Wednesday, September 06, 2006

Germaine Greer's "The Whole Woman"

I almost finished reading Germaine Greer's "The Whole Woman". A very thought-provoking book.
There is a perception about feminists in some quarters (correct me if I'm wrong) that they abhor motherhood and domesticity, hate men and want women to hold a superior position to women. I came across a particular blog on here: where the author has commented about the higher suicide rates of men. I just don't understand his logic there.

This book is totally different from what you would expect. She has, in fact, called upon women to be proud of their bodies as they are, to celebrate their womanhood, to not look upon their periods as dirty. She has talked volumes about motherhood and stood up for all mothers. All the pro-lifers and pro-choice people in the US and elsewhere must read what she has to say about abortion. She is neither on the left or right on this issue. What she says about sex and gender politics does make a lot of sense.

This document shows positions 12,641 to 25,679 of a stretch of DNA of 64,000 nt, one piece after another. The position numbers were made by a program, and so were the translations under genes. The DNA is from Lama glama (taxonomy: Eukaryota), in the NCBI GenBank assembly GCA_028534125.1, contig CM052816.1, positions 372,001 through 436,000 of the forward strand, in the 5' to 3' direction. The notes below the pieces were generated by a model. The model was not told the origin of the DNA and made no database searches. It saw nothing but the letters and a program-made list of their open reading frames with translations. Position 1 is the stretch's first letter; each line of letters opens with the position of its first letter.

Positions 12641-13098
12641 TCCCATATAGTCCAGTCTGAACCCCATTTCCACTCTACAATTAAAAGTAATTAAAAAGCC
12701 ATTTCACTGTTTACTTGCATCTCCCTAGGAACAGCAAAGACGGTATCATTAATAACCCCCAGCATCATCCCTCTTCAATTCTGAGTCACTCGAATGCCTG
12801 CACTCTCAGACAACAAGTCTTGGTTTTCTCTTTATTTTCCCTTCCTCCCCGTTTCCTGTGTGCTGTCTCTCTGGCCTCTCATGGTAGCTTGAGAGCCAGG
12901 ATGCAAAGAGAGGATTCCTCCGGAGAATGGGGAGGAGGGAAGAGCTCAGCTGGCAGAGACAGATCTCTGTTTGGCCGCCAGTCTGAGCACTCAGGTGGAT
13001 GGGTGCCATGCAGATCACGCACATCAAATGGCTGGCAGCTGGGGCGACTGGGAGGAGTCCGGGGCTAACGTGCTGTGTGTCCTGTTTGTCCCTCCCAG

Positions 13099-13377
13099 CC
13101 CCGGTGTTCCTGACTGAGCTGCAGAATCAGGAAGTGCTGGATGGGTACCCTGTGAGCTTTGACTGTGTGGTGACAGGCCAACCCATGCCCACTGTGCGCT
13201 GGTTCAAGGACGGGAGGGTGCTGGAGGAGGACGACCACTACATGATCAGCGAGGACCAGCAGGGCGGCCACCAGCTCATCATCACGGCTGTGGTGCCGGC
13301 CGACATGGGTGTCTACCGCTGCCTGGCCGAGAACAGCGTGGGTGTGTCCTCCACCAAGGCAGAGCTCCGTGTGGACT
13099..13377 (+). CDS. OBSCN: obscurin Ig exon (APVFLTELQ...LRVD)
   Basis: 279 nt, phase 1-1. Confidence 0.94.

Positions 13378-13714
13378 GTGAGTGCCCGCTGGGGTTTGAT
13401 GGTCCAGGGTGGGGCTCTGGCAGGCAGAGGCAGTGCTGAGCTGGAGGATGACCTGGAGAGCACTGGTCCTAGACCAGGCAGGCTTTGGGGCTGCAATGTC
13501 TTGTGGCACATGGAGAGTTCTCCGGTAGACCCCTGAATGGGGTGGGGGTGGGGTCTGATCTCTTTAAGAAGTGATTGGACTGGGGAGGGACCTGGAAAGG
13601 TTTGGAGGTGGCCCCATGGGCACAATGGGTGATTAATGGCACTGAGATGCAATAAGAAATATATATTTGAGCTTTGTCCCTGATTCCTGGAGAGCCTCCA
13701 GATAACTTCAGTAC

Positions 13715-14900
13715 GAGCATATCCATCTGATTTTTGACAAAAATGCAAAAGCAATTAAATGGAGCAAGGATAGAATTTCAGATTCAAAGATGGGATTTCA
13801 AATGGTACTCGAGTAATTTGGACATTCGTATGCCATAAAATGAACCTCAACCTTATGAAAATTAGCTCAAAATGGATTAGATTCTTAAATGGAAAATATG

In essence, she has talked about giving single mothers social and economic support. Mothers should have the option to either stay at home or work. I have been thinking about this issue long before I read her book. Is our modern corporate culture itself unfriendly to women? I mean, our lifestyle is really so unnatural at times. People in cities have to work for long hours coupled with the harrowing daily commute. Where is the time for family or even for oneself? Parents, particularly mothers, might feel guilty about leaving their kids to the care of strangers while they juggle work and home responsibilities. Again, it is the mother who shoulders the maximum proportion of the blame.
The recent ascent of Indra Nooyi to the top slot at PepsiCo proves that when corporates lend a helping hand to women in managing their family life, there's nothing stopping the motivated females. Here is a post that talks of her success and on how she coped.
I have a lot to say about the possibilty of menstrual leave, but more about that on another day.

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